In the last month or so we have been made aware of three fraud incidents. All three are different but fortunately, we expect all to have a happy ending.

But let’s not kid ourselves – you must be alert to the indicia of a fraud and be diligent in your practice and office management lest you yourself fall victim to a fraud scheme of some sort.

  1. An Old Fashioned Cheque Alteration Fraud (yes, these still happen)

A lawyer issued a trust cheque to their client and sent it by mail. The cheque number was 3875 and the cheque was for a modest $11,000.

On receipt of the usual monthly bank statement, the lawyer’s assistant did their usual reconciliation and noticed a cheque number that they had not used yet – let’s call it cheque number 4567. The reason she knew the cheque number could not have been used was because she knew the firm only had cheques up to number 4000 so a cheque with that number was not possible. She immediately called their bank to report the obvious fraud and as she was looking down the statement saw 6 other cheques for the same amount but also with cheque numbers that did not exist – call them numbers 4568 through 4573. All seven of these cheques had cleared their trust account and were in the same amount as the properly issued cheque – $11,000.

The trust account was immediately frozen and copies of the seven deposited forgeries were obtained. On reviewing the seven items, it was quickly determined that the originally issued cheque number 3875 was altered at least these seven times and these altered items were deposited electronically by seven different payees at seven different bank accounts throughout Canada. The lawyer’s bank has confirmed that the seven altered cheques are frauds and the funds have been returned to the lawyer. The lawyer has opened a new trust account.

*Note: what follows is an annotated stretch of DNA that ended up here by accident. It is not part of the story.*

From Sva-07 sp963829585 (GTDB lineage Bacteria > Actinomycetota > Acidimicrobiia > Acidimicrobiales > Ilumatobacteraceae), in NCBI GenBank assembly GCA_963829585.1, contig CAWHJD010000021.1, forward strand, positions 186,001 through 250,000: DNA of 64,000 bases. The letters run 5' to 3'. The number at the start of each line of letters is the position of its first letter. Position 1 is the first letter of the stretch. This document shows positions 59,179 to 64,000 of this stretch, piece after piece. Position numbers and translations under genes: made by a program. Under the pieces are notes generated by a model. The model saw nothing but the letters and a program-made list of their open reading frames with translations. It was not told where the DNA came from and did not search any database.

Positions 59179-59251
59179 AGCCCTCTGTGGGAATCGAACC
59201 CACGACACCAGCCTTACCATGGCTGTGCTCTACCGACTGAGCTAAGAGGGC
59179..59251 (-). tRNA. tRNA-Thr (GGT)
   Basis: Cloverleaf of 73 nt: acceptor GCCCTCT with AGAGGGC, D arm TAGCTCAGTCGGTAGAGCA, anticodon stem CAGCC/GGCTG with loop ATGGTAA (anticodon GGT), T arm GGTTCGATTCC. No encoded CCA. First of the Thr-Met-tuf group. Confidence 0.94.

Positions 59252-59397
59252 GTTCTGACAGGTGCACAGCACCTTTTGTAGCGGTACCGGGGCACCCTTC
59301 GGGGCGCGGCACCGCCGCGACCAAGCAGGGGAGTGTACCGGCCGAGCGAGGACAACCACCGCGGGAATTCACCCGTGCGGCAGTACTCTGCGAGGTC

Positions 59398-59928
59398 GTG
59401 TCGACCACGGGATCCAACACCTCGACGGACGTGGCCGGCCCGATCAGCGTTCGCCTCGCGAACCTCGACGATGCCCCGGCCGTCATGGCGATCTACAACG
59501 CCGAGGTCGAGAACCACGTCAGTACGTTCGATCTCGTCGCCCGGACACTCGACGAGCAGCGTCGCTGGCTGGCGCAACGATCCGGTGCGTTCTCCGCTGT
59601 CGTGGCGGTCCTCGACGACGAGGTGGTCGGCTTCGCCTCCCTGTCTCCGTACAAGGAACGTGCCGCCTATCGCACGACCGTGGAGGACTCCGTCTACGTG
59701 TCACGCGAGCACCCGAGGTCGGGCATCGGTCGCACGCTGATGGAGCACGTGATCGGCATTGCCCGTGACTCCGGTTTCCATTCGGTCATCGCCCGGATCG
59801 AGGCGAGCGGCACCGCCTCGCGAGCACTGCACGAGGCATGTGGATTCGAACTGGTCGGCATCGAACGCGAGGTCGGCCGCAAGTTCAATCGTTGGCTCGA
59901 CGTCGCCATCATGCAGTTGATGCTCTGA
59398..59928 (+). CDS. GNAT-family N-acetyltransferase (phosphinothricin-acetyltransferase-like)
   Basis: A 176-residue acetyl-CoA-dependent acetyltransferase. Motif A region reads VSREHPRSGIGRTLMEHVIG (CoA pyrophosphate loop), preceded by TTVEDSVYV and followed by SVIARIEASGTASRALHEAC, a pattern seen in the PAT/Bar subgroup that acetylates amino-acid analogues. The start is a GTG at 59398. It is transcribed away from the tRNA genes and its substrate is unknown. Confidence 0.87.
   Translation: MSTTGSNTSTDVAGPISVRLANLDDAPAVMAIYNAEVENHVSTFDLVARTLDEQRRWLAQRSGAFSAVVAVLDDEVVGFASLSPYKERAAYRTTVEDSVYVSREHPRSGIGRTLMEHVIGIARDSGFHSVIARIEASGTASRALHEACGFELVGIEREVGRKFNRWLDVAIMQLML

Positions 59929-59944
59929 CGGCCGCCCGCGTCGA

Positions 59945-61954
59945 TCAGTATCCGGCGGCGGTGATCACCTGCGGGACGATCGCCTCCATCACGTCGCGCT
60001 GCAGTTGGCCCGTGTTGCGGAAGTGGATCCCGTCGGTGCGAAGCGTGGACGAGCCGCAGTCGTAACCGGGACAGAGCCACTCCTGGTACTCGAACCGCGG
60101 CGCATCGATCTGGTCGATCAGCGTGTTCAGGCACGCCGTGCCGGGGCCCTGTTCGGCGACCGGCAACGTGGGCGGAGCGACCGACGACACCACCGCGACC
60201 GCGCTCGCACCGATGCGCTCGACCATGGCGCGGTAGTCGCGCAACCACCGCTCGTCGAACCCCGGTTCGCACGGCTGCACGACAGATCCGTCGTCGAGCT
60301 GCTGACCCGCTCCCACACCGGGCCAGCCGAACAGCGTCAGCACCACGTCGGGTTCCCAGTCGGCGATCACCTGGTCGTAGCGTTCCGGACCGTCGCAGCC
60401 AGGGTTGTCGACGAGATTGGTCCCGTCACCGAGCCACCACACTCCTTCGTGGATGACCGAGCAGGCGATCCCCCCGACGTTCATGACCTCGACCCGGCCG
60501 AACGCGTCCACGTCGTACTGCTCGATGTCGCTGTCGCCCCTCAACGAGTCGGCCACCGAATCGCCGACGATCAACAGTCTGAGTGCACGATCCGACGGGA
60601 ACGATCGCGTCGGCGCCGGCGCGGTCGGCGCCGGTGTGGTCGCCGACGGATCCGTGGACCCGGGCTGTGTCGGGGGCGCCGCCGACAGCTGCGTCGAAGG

But the lesson here is obvious. Despite the focus these days on social engineering and cyber frauds, old fashioned cheque alteration frauds still occur thus the importance of reconciling your bank statements promptly and diligently.

  1. Cyber Incident

A Nova Scotia lawyer (“NS”) acting for a local vendor was completing a transaction with a purchaser and their lawyer, both from another province. NS emailed the other lawyer their trust deposit information for the closing proceeds which were to be sent electronically.

Shortly before closing the purchaser’s lawyer called NS to confirm the banking instructions because he saw that that the address for the trust account was in Ontario. Of course NS said that that is not correct but wondered how that happened. A deeper dive discovered that the purchaser lawyer’s email had been hacked.

The hacker was intercepting emails to that lawyer and in this case – seeing that a significant amount was about to be transferred – altered the email from NS and sent the altered email to the purchaser’s lawyer. The altered email changed the banking information and the email address from whence it came so that if the recipient lawyer replied to it, it would go to the hacker. The alteration to the email address was subtle, as it often is. For example, if the NS lawyer’s proper address was “John@Smith-JonesLaw”, the altered address was “John@Smith_JonesLaw”. But the firm logo, address and colour scheme are identical to the original so on a quick look, all would seem okay. Except when you reply to it, it goes to the fraudster. The subtle change of the hyphen to an underscore could easily slip by without diligent review.

When there is a hack like this, changes to email addresses are very subtle and are somewhere in the address – a letter, letter case, etc.

The important lesson here is that when the purchaser’s lawyer saw something odd he acted on it by calling NS. Had he used email, the note would have gone to the hacker who would have confirmed the banking instructions. Thus only sometime later after NS inquired about the funds would the hack have been discovered. And the purchaser’s lawyer would have suffered a multi-million dollar loss. And who knows when the NS lawyer’s vendor client would have received their funds.